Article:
Simultaneous pelvic exenteration and liver resection for primary rectal cancer with synchronous liver metastases: results from the PelvEx Collaborative

PelvEx Collaborative

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Aim: At presentation, 15–20% of patients with rectal cancer already have synchronous liver metastases. The aim of this study was to determine the surgical and survival outcomes in patients with advanced rectal cancer who underwent combined pelvic exenteration and liver (oligometastatic) resection. Method: Data from 20 international institutions that performed simultaneous pelvic exenteration and liver resection between 2007 and 2017 were accumulated. Primarily, we examined perioperative outcomes, morbidity and mortality. We also assessed the impact that margin status had on survival. Results: Of 128 patients, 72 (56.2%) were men with a median age of 60 years [interquartile range (IQR) 15 years]. The median size of the liver oligometastatic deposits was 2 cm (IQR 1.8 cm). The median duration of surgery was 406 min (IQR 240 min), with a median blood loss of 1090 ml (IQR 2010 ml). A negative resection margin (R0 resection) was achieved in 73.5% of pelvic exenterations and 66.4% of liver resections. The 30-day mortality rate was 1.6%, and 32% of patients had a major postoperative complication. The 5-year overall survival for patients in whom an R0 resection of both primary and metastatic disease was achieved was 54.6% compared with 20% for those with an R1/R2 resection (P = 0.006). Conclusion: Simultaneous pelvic exenteration and liver resection is feasible, with acceptable morbidity and mortality. Simultaneous resection should only be performed where an R0 resection of both pelvic and hepatic disease is anticipated.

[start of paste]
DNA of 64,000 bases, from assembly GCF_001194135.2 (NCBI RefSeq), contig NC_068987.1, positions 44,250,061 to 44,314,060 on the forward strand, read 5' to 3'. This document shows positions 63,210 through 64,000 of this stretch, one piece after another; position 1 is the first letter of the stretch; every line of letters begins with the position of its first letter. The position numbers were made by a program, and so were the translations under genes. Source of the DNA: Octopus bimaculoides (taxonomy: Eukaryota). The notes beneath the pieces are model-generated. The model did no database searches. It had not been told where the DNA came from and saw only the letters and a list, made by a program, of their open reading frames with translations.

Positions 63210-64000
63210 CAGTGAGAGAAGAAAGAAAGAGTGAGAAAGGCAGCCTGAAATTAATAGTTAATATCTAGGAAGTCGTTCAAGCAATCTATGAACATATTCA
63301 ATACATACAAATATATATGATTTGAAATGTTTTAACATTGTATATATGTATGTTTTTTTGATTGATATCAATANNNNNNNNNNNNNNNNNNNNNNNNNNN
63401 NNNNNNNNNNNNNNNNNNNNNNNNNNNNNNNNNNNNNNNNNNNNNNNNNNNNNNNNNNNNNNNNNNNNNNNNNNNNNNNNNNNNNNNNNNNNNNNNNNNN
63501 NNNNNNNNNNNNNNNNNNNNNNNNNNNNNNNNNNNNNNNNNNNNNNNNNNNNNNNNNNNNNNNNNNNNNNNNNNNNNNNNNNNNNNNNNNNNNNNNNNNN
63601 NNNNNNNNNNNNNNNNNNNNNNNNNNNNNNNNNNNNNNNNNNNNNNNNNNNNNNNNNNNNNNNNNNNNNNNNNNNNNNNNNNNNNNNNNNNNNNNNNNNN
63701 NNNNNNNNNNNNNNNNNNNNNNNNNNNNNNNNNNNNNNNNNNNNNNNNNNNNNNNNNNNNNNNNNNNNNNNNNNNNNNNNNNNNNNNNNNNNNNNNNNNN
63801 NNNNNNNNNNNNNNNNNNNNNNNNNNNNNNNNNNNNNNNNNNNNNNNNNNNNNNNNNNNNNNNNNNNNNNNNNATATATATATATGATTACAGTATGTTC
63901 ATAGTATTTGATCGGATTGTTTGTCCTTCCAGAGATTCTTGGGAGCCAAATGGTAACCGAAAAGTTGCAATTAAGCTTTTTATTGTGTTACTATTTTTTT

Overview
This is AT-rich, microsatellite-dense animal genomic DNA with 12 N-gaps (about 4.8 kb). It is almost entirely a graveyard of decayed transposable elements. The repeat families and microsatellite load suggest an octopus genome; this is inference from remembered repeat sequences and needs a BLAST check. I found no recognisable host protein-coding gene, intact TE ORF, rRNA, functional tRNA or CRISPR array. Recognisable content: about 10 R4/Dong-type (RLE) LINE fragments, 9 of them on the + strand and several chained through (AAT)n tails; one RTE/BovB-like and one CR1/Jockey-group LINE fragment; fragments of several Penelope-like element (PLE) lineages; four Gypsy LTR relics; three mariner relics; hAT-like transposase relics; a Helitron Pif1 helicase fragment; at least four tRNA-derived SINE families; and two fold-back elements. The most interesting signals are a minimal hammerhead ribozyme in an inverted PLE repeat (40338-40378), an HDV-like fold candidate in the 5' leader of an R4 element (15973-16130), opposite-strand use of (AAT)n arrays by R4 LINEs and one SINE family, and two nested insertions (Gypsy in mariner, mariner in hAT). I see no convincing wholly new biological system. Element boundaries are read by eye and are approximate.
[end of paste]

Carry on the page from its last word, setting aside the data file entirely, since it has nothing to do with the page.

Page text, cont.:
Original languageEnglish
Pages (from-to)1258-1262
JournalColorectal Disease
Issue number10
Publication statusPublished - 1 Oct 2020

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